Here's How To...

Build a Windmill

This ingenious little windmill will develop quite some power for its size, and you can run miniature machinery with it. You can make all of the parts, including the large pulleys, of soft pine.

The base is a board 1 inch think, 5 inches wide and 24 inches long. It has a slot 3/4 of an inch wide and 5 inches long cut in the pointed end, and a 5/16 of an inch hole bored 8 inches in from the square end. Make a pair of bearing blocks with caps that screw down to them; the blocks are 3/4 of an inch think, 4 inches high and 5 inches wide, while the caps are 3/4 of an inch thick, 1 inch long and 5 inches long.

Screw the caps on the blocks and then bore a 3/8 of an inch hole in the middle of the line that separates them. Get two 3/4-inch lengths of brass or copper tubing, the inside of which is a 1/4 of an inch, and the outside diameter of 3/8 of an inch, and fit these into the holes for the bearings for the shaft to run in. Drill an 1/8-inch hole through each cap for the oil hole, and  this must go on through the bearings. Now screw the blocks to the base. There are two shafts, the driving shaft and the driven shaft. Both of these are 1/4 of an inch in diameter; the former one is 2 feet long while the latter is as long as the tower is high.

The next step is to make th vane and this is formed of a 3/4-inch thick board that is 10 inches wide and 16 inches long. Before you fix this in place in the slot of the baseboard, the transmission gear must be secured to the latter. It consists of a 2 1/2-inch pulley that is keyed, or otherwise fixed on the driving shaft, two small iron pulleys that screw into the baseboard and a 5-inch pulley keyed to one en of the driven shaft. The pulleys are 3/4 of an inch thick and have V-grooves cut in their rims.

The wheel has eight blades, and each of these is made of a piece of wood 1 inch thick by 1 1/2 inches wide and 14 inches long; the wood is cut away on the two opposite corners until the remaining part is about 3/16 of an inch thick. The thick ends of the blades are screwed to the face of a wooden disk that is 1 inch thick and 4 inches in diameter, and this is secured to a hub either with pins or screws. The disk and hub have a 1/4-inch hole bored through the center of them so that the end of the driving shaft can be forced into them.

The blades are set at equidistant points around the disk and to hold them in place and so that there will be no undue strain on them when the wind is high. Fasten a soft iron wire to their free ends and twist the ends of the wire together. Slip the 2 1/2-inch pulley on the shaft and key, or otherwise fix it, 9 inches back from one end so that it will come directly over the small iron pulleys on the base and then mount the shaft in its bearings.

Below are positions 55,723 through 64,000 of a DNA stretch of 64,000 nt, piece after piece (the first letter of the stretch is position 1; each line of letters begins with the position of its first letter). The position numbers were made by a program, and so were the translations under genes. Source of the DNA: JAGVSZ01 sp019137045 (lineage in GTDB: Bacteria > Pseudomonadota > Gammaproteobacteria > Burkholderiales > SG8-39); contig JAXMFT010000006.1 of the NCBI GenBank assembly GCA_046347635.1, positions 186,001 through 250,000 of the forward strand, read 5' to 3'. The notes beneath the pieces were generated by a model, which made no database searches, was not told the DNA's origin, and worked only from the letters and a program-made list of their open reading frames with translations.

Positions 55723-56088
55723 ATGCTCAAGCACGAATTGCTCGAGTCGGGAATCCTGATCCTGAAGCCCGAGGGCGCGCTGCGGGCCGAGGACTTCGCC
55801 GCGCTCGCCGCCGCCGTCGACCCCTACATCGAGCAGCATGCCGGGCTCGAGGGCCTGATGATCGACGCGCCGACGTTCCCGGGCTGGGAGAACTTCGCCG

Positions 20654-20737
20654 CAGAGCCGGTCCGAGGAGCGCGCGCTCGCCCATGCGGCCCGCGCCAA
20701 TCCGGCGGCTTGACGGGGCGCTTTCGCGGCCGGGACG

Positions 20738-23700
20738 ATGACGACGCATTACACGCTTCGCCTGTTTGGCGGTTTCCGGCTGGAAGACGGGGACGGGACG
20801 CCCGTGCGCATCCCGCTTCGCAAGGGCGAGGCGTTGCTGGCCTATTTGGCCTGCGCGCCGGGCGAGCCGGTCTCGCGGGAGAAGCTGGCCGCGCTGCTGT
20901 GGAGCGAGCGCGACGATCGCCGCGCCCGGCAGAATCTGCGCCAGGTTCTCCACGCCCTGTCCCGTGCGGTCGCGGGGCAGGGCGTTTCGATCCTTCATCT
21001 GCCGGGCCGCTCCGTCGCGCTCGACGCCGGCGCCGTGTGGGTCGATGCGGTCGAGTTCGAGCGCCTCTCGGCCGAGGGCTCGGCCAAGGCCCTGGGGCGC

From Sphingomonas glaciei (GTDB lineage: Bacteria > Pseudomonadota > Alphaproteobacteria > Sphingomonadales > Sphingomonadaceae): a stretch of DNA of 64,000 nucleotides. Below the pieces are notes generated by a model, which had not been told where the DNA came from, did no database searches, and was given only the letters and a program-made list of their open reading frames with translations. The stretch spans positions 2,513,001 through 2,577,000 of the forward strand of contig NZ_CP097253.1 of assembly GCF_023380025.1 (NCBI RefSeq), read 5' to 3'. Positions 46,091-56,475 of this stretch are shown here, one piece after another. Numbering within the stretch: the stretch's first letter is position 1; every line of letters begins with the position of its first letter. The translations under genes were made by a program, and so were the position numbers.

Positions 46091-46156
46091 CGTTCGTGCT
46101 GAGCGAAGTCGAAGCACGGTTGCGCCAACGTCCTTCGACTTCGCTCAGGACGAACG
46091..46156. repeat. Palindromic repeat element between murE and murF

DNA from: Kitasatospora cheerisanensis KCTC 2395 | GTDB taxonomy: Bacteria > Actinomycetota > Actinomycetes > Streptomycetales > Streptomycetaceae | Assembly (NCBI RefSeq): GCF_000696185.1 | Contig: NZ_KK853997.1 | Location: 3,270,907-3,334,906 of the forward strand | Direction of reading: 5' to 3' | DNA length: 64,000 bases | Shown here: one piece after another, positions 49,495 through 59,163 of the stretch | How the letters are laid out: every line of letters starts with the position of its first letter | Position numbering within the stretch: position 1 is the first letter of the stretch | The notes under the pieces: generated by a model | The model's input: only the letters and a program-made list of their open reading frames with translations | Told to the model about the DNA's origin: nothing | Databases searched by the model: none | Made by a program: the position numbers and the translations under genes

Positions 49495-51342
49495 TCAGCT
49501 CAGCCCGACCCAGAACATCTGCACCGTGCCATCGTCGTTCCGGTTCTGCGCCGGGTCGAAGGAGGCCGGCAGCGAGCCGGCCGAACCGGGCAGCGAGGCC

The next thing to do is make the swivel bearing, which is the part that permits the windmill to turn about in a horizontal plane and enables it to adjust itself so that regardless of the direction that the wind is blowing the blades will receive the maximum amount of power from it.

There are different ways to get this result but about the simplest one is to use the covers of two tin coffee cans which are 5 inches in diameter. Cut an 1/8 of an inch piece out of the rim of one of them and on down to the center so that it will spread out enough to let the other one slip easily into it. Cut a 3/8 of an inch hole in the center of each of the covers and then saw out a wood disk that will fit snugly into the first cover; bore a 3/8 of an inch hole through the center of the disk and screw it to the bottom of the base, and be sure that the holes in them are exactly in a line with each other. Now put the cover over it and fasten them together with either brads or small screws through the rim.

This done, push an end of the driven shaft through the upper block of the tower, thence on through the can covers and the base and key the 5-inch pulley to it. Put some heavy motor-car oil in the lower can cover, and then let the base of the windmill down until the upper can cover rests in the lower one, when you will find that the base will turn easily round in a horizontal plane.

Finally, use a piece of fish line for the belt, and to do this loop it over the small pulley, lush the ends of it under the little iron pulleys, then bring it around the large pulley and tie the ends of it together so that it will be taut. If there is any tendency for the belt to slip you can loop a rubber band over each one of the large pulleys when they will offer enough frictional resistance to prevent it.

Working With Tools for Fun and Profit by A. Frederick Collins
Working With Tools for Fun and Profit

Working With Tools for Fun and Profit

by A. Frederick Collins
D. Appleton-Century Co., 1937

Things For You To Build

> A Work Bench and a Tool Chest

> A Window Conservatory

> A Printing-press

> A Wood-turning Lathe

> A Flat-Bottom Boat

> A Wheelbarrow

> A Bicycle Trailer

> An Ice Yacht


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